Lawrie Sanchez says he is fully focused on keeping Fulham in the Premier League after being drafted in to try and save the Whites from relegation.
The Northern Ireland boss was handed a 32-day contract by Fulham chairman Mohamed Al-Fayed after the Cottagers sacked Chris Coleman following Monday’s defeat at the hands of Manchester City. Sanchez, who still intends to see out his Northern Ireland contract, believes he can keep Fulham afloat and will attempt to earn a full-time deal at Craven Cottage in the final five games of the season.
“I took the job because I was asked. I’ve got a 32-day contract here. When this opportunity came up, it was too good an opportunity to turn down. It’s a challenge. For the next 32 days I’ll be totally focussed on Fulham. We (Northern Ireland) don’t play until August.
“I can concentrate on this job until the end of the season. I’ve always felt like a Premiership manager. Everyone will be assessing my trial, but it’s not a bad trial to be having. If I was to win all five games I think I’d have quite a good justification to say I can do the job here. Likewise, if I were to lose all five games, there would be every justification to say you can’t do the job here.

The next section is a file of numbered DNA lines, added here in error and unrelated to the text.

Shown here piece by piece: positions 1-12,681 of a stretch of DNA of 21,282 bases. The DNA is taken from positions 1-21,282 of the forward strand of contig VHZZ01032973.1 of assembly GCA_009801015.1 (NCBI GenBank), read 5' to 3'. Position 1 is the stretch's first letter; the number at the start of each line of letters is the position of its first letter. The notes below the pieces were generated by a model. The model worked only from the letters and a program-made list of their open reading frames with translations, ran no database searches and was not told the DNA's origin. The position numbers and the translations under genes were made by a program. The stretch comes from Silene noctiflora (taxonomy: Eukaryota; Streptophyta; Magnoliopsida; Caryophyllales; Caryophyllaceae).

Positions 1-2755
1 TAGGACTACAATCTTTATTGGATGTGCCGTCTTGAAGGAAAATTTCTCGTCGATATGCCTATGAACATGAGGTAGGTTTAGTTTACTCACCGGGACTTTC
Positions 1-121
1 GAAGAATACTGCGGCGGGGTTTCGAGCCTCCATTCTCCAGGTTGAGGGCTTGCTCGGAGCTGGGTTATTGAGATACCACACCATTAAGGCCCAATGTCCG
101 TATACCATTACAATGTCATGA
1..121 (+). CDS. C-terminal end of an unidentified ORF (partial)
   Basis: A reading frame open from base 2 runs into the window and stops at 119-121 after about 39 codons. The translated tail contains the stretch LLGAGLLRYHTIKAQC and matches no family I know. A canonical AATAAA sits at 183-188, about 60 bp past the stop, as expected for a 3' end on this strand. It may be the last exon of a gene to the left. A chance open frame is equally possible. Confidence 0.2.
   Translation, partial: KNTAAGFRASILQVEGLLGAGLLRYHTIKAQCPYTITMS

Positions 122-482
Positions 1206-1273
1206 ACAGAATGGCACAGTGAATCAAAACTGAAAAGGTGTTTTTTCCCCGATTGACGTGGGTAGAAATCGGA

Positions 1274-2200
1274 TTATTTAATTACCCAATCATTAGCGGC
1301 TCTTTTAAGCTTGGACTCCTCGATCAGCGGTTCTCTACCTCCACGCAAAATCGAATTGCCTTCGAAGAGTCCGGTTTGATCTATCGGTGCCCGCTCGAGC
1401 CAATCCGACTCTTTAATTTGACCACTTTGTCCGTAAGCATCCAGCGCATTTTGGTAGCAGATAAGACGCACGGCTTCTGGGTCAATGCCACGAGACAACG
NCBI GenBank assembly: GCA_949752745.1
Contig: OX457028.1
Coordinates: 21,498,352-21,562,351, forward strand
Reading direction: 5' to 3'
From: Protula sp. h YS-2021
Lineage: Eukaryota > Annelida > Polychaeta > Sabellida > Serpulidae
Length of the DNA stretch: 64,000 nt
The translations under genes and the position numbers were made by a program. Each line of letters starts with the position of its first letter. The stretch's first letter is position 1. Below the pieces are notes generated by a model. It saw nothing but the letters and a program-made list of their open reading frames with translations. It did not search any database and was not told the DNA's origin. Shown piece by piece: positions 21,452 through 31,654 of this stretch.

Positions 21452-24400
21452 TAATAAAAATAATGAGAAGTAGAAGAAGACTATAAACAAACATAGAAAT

“Where in between it falls will decide whether I’m here or not next season. I know that I can do the international job and a top job at the same time. I think it is possible to do both. It’s nice to be involved on a day-to-day basis. It’s been very, very enjoyable. It’s a lovely club.
“My job over the course of the next 32 days is to see Fulham safely into next term’s Premiership. I would like to think we could achieve 40 points. That is the target. 40 points should be safe. The sooner we can get them the better. I wouldn’t like go to Middlesbrough on the last day of the season having to look at fixtures around us.”
Sanchez was full of praise for the Irish Football Association after they allowed him the chance to take a top flight job in England.
“Once my association okayed it I was here, basically. The people at the IFA have been first class. They want the players as well as the managers to do as well as they can. They realise that it’s a small association with great hopes. When the chance came, they wouldn’t stand in my way.
“The proviso was they would like me to fulfil my contract. I want to do that. We’re top of a group and we are in a situation where we could qualify for a major finals.”